November 19, 2018

Enfield Square mall to go up for auction

PHOTO | Flickr via JJBers
PHOTO | Flickr via JJBers
The Enfield Square mall.

With the Enfield Square mall in steady decline and no promise of it being reinvigorated by new stores, the property's owner, J.P. Morgan Chase bank, will put it up for auction, according to Mayor Michael Ludwick.

The auction will begin Dec. 10 and run for two days on the real estate website.

The auction calls for an opening bid of $3.8 million, according to the website.

According to town and Hartford Superior Court documents, J.P. Morgan Chase has been owner of the property, at 90 Elm St., since February 2016 after the bank foreclosed on a $240 million loan to the mall's former owner Centro Enfield LLC.

Centro Enfield had a total unpaid debt of about $67.5 million.

According to town records, the current appraised value of the property is $27.5 million; a $6.4 million decrease from its 2015 appraised value of $33.9 million.

"I view this as a positive," Mayor Michael Ludwick said. "We can't continue to have the building half empty the way it is."

The 787,000-square-foot mall, built in 1975, currently has an occupancy rate of about 57 percent according to the Ten-X auction page, which also says the overall size of the property is 66.5 acres.

Ludwick said the property's location is desirable.

"We are right in the middle of 91 heading up to Springfield," the mayor said, referring to Interstate 91. "It's so easy right off the highway."

But he said the current function of the building probably wouldn't work in the future.

"The days of the concrete mall are over," he said. "It would be great if it's a multi-use building where the location is just a perfect location for retail. It's got to be a different design than the old box mall."

Ludwick conceded the possibility that whoever buys the property would be able to do whatever they wish with it, providing they get prior approval from the Planning and Zoning Commission. That could include tearing the mall down and starting from the ground up.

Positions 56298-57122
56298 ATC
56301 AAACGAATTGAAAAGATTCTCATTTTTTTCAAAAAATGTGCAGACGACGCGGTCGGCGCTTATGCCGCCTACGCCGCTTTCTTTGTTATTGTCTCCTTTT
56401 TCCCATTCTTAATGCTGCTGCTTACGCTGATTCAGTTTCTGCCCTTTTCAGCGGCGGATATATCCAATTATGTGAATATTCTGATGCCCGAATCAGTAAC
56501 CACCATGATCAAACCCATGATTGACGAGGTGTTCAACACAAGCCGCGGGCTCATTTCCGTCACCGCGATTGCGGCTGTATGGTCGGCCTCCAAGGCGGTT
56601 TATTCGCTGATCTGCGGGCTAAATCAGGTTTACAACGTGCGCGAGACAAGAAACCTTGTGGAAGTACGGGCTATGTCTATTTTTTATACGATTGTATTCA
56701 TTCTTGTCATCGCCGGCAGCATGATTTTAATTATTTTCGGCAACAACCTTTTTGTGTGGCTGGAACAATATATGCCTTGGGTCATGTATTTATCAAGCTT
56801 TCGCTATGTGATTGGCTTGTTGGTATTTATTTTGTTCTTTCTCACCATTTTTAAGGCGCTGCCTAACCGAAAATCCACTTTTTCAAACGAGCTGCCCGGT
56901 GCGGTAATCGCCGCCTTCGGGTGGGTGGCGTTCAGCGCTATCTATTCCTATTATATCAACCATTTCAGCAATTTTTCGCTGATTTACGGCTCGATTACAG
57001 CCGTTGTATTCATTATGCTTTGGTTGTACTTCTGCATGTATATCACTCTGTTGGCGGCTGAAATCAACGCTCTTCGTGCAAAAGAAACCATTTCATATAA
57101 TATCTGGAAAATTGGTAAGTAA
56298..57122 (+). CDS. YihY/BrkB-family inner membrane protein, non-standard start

That possibility would cause concern for the remaining businesses on the property, he said, which include Target, Rave Cinemas Enfield 12, Panera Bread, GameStop, and Victoria's Secret.

"I know there's probably some uneasiness for those folks," Ludwick said.

He added, though, that there could be an opportunity for those businesses to grow if the new owners find a way to work with them.

There have been significant vacancies at the mall since 2000, when the J.C. Penney department store left. Macy's closed its store in the mall in 2016, and Sears shut its store the following year.

According to the Ten-X auction page, the space that houses the one remaining anchor retail store, Target, is owned by the landlord and has eight years remaining on its lease, with an expiration of Jan. 31, 2027.

In 2015, Centro Enfield pitched the mall as a site for a satellite casino to head off gamblers before the MGM Springfield opened last summer. A site in East Windsor was chosen instead.

Enfield officials also petitioned late last year to have Amazon.com's second headquarters centered on the mall's site, but the online retail company eliminated Connecticut as a potential site. This week, it selected two sites — in New York City and Arlington, Virginia — for new headquarters.

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